Book Review: “The Oceans Between Us”

the oceans between us

Gill Thompson’s “The Oceans Between Us” begins during the London Blitz.

It follows the story of Molly, a mother suffering from amnesia, and her little boy, Jack. Placed in an orphanage, he hopes for his mother’s return.

We also meet Kathleen, a lonely housewife living in Perth, Australia. Her husband works for the department of immigration and is getting increasingly busy, working on a scheme to resettle child migrants from Europe.

When the children at the orphanage are offered the promise of a beautiful life in the outdoors, in a sunny country where they could ride horses and pick oranges right from the tree, they are excited. Even Jack.

“Australia couldn’t be that far away, could it? They spoke English there.”

He’s sure his mum could meet him there, if she ever came back . . .

As Jack boards the boat that will take him to Australia, we embark on the journey with him, and it is an emotional one.

Will Molly and Jack ever meet again? Will Jack get justice for the hardship he faced? Can he find in Kathleen the support he has been looking for?

A story of hope

Inspired by harsh real events, this story is one of hope, love and motherhood.

“The Oceans Between Us” took me through a dark time in history.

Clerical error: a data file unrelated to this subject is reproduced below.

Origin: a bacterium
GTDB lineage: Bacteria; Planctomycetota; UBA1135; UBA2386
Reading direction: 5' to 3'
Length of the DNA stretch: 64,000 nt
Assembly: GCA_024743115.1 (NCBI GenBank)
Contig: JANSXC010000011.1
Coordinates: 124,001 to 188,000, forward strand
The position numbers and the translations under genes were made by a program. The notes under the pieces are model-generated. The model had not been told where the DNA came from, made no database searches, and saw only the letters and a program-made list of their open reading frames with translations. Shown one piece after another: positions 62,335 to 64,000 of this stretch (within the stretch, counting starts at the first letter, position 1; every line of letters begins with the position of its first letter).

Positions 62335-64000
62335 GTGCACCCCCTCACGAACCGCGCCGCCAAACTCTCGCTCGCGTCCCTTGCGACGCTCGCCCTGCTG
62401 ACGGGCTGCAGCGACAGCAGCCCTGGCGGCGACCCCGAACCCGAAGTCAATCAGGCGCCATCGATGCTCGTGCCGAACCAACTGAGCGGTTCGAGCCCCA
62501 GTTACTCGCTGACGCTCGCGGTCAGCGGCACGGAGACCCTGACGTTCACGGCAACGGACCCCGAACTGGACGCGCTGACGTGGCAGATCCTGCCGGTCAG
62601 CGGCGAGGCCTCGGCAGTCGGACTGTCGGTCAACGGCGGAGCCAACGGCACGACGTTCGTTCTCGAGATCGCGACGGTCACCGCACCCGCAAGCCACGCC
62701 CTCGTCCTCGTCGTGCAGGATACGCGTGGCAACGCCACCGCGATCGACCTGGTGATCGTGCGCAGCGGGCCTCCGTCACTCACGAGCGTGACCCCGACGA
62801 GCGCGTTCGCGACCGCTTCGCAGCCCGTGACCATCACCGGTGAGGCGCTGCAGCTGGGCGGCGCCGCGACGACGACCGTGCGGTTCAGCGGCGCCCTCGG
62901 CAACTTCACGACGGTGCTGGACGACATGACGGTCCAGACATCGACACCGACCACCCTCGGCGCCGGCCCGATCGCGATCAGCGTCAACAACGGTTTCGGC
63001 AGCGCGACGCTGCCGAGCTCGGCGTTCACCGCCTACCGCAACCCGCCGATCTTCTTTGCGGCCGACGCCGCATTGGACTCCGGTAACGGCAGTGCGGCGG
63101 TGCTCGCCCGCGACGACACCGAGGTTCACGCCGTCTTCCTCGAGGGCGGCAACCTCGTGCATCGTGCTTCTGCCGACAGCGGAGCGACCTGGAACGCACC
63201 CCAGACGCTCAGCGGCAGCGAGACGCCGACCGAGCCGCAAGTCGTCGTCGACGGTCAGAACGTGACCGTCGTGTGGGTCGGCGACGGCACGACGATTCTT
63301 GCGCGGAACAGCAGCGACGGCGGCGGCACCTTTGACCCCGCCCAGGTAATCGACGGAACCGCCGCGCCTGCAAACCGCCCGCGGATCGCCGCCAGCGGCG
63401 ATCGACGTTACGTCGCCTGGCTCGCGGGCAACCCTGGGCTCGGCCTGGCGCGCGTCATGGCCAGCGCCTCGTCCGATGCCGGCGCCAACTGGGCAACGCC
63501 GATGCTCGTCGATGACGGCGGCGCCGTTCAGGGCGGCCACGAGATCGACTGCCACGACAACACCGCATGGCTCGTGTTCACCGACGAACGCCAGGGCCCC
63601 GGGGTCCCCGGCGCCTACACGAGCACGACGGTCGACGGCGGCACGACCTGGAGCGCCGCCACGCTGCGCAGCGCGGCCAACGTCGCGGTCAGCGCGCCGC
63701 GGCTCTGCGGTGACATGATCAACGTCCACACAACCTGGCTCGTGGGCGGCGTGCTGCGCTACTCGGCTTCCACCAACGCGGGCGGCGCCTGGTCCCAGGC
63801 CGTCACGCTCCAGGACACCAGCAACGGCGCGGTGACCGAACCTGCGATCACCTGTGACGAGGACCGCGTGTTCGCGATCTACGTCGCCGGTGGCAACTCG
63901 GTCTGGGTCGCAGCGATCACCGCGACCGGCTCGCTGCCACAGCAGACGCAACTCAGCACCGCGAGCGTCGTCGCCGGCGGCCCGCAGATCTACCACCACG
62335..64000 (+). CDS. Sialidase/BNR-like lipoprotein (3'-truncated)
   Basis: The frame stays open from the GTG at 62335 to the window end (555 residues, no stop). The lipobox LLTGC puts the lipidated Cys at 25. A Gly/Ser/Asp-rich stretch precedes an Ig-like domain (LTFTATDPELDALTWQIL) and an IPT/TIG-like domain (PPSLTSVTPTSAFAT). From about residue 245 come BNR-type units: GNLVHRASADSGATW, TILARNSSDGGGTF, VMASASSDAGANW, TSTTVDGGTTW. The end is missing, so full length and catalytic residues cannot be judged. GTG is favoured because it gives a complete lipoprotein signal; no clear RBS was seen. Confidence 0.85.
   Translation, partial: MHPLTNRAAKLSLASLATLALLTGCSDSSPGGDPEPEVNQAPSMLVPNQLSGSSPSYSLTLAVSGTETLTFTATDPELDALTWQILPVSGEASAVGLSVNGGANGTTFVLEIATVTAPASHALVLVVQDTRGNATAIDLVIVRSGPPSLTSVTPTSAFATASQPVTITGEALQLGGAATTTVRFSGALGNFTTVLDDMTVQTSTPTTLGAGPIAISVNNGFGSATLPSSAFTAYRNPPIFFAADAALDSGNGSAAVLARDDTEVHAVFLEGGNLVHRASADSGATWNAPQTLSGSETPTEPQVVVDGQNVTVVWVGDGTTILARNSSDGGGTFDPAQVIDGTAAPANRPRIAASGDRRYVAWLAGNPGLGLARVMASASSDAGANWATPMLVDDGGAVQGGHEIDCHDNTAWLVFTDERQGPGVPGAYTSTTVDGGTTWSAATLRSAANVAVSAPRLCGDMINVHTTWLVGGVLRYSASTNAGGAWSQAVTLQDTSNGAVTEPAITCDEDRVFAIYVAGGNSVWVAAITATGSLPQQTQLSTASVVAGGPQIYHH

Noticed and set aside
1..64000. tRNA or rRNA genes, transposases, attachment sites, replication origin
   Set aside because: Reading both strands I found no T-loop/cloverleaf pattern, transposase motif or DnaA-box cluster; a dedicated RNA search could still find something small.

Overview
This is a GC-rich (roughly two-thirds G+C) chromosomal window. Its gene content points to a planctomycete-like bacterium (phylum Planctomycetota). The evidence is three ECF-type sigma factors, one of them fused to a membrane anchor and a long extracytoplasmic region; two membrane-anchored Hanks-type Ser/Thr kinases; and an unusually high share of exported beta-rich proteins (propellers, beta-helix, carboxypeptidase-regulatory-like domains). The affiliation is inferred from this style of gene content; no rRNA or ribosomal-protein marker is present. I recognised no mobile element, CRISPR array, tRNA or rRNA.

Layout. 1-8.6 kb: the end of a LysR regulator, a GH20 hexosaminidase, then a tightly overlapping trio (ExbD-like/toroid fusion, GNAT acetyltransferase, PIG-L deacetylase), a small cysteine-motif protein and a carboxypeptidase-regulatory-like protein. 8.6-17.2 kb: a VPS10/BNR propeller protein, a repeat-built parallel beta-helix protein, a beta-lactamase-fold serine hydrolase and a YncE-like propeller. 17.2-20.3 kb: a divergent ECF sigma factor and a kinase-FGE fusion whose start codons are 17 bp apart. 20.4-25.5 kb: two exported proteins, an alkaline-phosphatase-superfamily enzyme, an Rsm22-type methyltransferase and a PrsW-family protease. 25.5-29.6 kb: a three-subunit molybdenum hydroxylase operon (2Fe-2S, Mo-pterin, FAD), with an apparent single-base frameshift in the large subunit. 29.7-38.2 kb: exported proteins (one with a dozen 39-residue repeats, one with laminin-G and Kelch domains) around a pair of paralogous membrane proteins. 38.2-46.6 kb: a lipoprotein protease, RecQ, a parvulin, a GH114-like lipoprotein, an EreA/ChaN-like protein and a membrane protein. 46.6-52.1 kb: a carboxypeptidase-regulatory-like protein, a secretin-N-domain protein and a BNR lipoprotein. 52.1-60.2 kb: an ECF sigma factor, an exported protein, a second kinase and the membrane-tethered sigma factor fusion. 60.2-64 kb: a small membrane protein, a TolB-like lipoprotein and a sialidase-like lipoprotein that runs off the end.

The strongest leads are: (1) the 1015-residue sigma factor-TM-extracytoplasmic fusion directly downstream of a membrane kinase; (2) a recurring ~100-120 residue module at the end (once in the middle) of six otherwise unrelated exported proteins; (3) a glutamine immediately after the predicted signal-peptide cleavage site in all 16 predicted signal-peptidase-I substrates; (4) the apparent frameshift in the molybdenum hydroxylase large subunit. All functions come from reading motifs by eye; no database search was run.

A time when English children — not always orphans — were sent to Australia as “white stock”, to slowly erase the Aboriginal population. In parallel, Aboriginal children were also removed from their family and sent to work for white families.

As a reader, I felt as though I lived the lives of all three characters. I felt an intense urge to help them.

Witnessing their lives took me through a whirlwind of emotions. I felt successively worried, outraged, hopeful and enthusiastic. It is ultimately uplifting.

If you like emotional stories based on historical events, I definitely recommend this book.

Author’s inspiration

Back in 2010, Gill Thompson heard then Prime Minister Gordon Brown on the radio.

He was apologising to a group of ex-child migrants to Australia, on behalf of the British government.

This speech, and the books “Oranges and Sunshine” by Margaret Humphries, as well as “Orphans of the Empire” by Alan Gill, inspired Gill to create this powerful story.

Director Jim Loach also adapted “Oranges and Sunshine” for the screen in 2011.

I highly recommend watching this movie as well — with a box of tissues by your side.

For more book reviews from the “Friend” team, click here.

Click here to view “The Oceans Between Us” on Amazon.

Manon Gandiolle